Back to My Reel-to-Reel Roots, Part 29: Tonbridge AudioJumble 2023

Back to My Reel-to-Reel Roots, Part 29: Tonbridge AudioJumble 2023

Written by Ken Kessler

Like the recent AXPONA hi-fi event in Chicago, deemed by all to be a roaring success, the latest Tonbridge AudioJumble in early March was certainly one of the best, but for an unusual reason. The Howes family which runs it had chosen to have only one gathering this year, bypassing the autumn fair, so the professional dealers needed to maximize the selling opportunity. All the tables were filled. As for the public, they, too, had to attend for an annual, rather than semi-annual fix of vintage and pre-owned hi-fi equipment. Early arrivals were plentiful.

As ever, the hardware on offer at the AudioJumble gives a street-level view of what British enthusiasts are craving. Over the years they’ve arrived lusting for Radford electronics, BBC LS3/5A loudspeakers and Garrard 301 or 401 turntables. All were present in some capacity or another in March – I saw a nice pair of 15-ohm Rogers LS3/5As for only £1,200/$1,490, and some hugely desirable Radford solid-state units – but the ongoing revival in interest in both open-reel tape and cassettes continues unabated. Nobody after a decent deck could fail to score something worthy.

While I concentrated mainly on finding out which open-reel decks were up for grabs, there were a number of interesting and/or rare cassette decks, including a slew of Nakamichis, but it was a mint circa-1978 NEAL 302 that caught my eye. This is a fascinating UK brand, best known on my side of the Pond for supplying recorders to police forces throughout the land.


A Ferrograph Series Seven, in its carry-case for mobile recording.


This year's TonBridge was well-attended.


Like the Sony TC377, Akai 4000DSs are always plentiful at the AudioJumble and still represent a cost-effective way of entering the reel-to-reel community.


MkII and MkIV Revox A77s – my fave machines.

As I have bleated countless times, I am now in the midst of a moratorium on buying anything – machines or pre-recorded tapes – because I am at that stage in life where I must downsize. Besides, no sane person has nine reel-to-reel machines and six cassette decks. Regardless, there were plenty of superb machines which caught my eye, especially a couple of superb Ferrograph Series Seven reel-to-reel decks – like NEAL, a UK manufacturer of great repute.

Away from tape decks, I was also up for acquiring one of the underpriced Quad 405 power amps or perhaps one of the plentiful 34 or 44 pre-amps, but mainly because I have a sentimental attachment to the brand as its history was the first book I authored. As I write this column, my listening room floor is covered with amplifiers old and recent, the former being gently reintroduced into my system with a Variac. I look forward to hearing my only all-tube tape deck, a Revox G36, played through its contemporary electronics, including a Dynaco PAS3 and Stereo 70 combination.

Also in the spirit of the AudioJumble, as well as the nostalgia which has overwhelmed me of late, I have now taken delivery of Steve Smith’s ValvePower amplifiers, which no anachrophile could possibly resist. Smith manufacturers BRAND NEW – note the shouty all-capitals – Leak Stereo 20 and Quad II power amps. They massacre the originals because they’re better-built than Leak or Quad ever achieved back in the day, while the custom-made transformers are of a standard which exceeds the original spec. Through LS3/5As or Tannoy Mini-Autographs, the sound is magical – vintage and modern at the same time.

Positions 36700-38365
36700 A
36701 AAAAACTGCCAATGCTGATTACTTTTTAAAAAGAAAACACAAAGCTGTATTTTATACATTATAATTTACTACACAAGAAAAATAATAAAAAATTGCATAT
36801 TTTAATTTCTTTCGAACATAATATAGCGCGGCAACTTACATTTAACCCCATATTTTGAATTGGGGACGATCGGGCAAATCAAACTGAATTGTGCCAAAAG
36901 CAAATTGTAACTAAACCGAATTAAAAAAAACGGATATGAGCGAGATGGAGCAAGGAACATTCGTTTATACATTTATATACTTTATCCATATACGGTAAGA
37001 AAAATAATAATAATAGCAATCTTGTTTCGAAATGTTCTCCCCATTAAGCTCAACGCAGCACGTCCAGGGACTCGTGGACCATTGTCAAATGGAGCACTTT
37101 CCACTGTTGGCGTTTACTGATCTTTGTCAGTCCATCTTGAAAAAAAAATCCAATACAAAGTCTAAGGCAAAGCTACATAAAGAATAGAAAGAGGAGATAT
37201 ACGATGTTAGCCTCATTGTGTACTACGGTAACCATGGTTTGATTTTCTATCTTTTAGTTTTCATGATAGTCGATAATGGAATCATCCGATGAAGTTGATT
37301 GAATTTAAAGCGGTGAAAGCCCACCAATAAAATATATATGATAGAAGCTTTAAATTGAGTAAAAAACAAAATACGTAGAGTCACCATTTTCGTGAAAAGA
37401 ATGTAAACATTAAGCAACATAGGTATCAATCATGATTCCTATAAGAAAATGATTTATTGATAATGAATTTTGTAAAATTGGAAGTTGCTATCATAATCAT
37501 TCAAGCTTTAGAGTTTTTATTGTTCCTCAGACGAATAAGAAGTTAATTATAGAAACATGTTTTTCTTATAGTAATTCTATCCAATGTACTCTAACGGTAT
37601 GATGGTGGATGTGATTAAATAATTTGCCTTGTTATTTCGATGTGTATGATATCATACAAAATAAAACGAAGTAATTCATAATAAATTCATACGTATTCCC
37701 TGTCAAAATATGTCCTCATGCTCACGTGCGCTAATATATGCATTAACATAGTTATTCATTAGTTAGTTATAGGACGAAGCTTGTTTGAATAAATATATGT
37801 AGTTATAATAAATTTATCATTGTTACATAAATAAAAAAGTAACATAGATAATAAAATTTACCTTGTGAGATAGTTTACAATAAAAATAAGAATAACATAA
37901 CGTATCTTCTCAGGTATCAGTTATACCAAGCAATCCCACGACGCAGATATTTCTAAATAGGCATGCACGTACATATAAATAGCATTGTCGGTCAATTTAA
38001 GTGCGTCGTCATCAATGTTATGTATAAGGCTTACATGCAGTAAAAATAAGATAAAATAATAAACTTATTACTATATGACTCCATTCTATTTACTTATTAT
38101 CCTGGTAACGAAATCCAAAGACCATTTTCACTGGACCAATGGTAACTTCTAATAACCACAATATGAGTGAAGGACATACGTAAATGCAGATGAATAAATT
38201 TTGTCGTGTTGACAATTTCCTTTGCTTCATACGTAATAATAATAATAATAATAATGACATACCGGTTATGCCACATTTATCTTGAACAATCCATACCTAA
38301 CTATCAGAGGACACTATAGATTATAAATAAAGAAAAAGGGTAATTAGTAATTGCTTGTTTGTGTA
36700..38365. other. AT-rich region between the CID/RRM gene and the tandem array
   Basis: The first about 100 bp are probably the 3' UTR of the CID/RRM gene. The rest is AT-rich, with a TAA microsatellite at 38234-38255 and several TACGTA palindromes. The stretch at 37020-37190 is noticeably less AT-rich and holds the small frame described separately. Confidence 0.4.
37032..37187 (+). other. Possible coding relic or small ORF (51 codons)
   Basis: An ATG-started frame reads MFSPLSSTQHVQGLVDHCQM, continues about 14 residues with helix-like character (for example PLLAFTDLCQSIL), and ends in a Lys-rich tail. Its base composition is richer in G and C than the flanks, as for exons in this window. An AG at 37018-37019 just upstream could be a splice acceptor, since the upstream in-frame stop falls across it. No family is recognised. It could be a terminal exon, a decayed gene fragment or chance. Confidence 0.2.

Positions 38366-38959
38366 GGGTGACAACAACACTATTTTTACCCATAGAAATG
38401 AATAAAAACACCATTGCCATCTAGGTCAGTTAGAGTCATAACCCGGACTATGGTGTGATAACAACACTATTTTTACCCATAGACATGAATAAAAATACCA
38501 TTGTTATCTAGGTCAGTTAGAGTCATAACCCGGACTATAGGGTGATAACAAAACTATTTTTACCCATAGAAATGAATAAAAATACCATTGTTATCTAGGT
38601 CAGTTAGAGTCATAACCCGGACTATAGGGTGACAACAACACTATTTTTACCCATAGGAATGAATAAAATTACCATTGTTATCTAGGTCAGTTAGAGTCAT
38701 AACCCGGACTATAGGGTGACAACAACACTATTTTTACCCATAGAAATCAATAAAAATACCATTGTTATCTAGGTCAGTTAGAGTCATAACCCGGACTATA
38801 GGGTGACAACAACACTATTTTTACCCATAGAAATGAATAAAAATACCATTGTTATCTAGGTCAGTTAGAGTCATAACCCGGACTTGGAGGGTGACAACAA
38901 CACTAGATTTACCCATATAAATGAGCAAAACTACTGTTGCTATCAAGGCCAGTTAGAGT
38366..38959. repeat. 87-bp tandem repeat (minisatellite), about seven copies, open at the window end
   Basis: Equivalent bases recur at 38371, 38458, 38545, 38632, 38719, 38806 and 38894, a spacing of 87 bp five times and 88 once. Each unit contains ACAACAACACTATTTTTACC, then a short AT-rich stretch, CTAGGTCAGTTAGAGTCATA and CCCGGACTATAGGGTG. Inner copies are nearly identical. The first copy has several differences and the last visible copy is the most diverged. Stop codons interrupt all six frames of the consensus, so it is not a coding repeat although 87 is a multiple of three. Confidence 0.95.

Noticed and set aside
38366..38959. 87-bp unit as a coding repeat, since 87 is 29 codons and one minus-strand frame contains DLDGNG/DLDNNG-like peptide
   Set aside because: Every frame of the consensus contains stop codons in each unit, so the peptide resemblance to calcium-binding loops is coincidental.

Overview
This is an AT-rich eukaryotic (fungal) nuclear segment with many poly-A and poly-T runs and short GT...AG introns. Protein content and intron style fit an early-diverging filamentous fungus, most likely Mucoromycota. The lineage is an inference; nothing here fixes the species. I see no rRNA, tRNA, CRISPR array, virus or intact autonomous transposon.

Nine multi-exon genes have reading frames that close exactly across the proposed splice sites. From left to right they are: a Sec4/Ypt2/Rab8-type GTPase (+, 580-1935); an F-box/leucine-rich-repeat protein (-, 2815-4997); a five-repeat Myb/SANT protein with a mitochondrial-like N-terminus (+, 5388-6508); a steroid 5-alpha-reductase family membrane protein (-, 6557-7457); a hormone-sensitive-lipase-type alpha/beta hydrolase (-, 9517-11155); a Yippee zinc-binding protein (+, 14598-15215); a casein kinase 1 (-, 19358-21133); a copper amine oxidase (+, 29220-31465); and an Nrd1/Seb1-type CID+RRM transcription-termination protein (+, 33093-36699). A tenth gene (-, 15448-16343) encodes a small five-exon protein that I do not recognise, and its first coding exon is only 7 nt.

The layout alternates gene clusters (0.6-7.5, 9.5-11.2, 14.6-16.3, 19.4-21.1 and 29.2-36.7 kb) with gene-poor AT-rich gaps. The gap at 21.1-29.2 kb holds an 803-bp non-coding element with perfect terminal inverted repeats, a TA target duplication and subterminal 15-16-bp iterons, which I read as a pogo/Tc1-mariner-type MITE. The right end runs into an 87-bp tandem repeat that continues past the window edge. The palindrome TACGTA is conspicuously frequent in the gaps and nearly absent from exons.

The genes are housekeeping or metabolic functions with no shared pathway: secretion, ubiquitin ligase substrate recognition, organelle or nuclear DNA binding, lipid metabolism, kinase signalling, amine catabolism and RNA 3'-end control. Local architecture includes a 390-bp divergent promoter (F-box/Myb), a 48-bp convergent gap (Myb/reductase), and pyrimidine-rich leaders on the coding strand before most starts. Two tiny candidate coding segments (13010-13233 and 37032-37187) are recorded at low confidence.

If you're a masochist, visit because the bad news is – I believe – that they’re UK-only offerings. When I tell you that a pair of his astounding Quad IIs sells for £850/$1,055 including UK delivery, and the equally magical Leak Stereo 20 is only £1,200/$1,490, you’ll know exactly how I feel when I see the US price of Magnepan LRSes…


A cool portable from Telefunken, the Magnetophon 2o4 TS, a circa-1966 solid-state quarter-track machine with a built-in 6-watt amp and three speeds.


I've always loved TASCAM decks, so it broke my heart to have to pass on this 2-track Model 32 to go with my 22-2.


An early Philips machine, ideal for playing those horrible British pre-recorded mono tapes. for £25, a no-brainer for someone with a collection  to feed.


Another deck I would have jumped at before swearing off buying any more is this amazing Akai 77 – a space-saving rival to the superb Pioneer RT-707 – and there were two at AudioJumble to torment me.


For the money, it's hard to beat this TEAC 3440 4-track recorder.


Lacking a number of bits but ideal for a restorer was this Revox E36, one of the company's earliest stereo decks. 


Here's an absolutely mint example of the hugely successful Tandberg Series 15, a superb compact deck.


Most Otari MX5050s are well-worn, but this looked to be intact and useable.


This AIWA 1800 deck was immaculate and found a home with a savvy cassette collector. 


This Fostex 8-track, like the Otari, shows signs of wear, though clearly in reasonable shape, but multi-track machines have fewer takers at the AudioJumble than two- and quarter-track decks.


A Walter Playtime recorder, a classic example of cost-effective British tape deck engineering back in the 1950s. It's a single-speed 3.75 ips mono recorder with four-tube-plus-metal rectifier amp, loudspeaker and crystal mic.


Header image: Quad gear was plentiful at the AudioJumble, as expected given the huge affection for this British brand.

All images courtesy of Ken Kessler.

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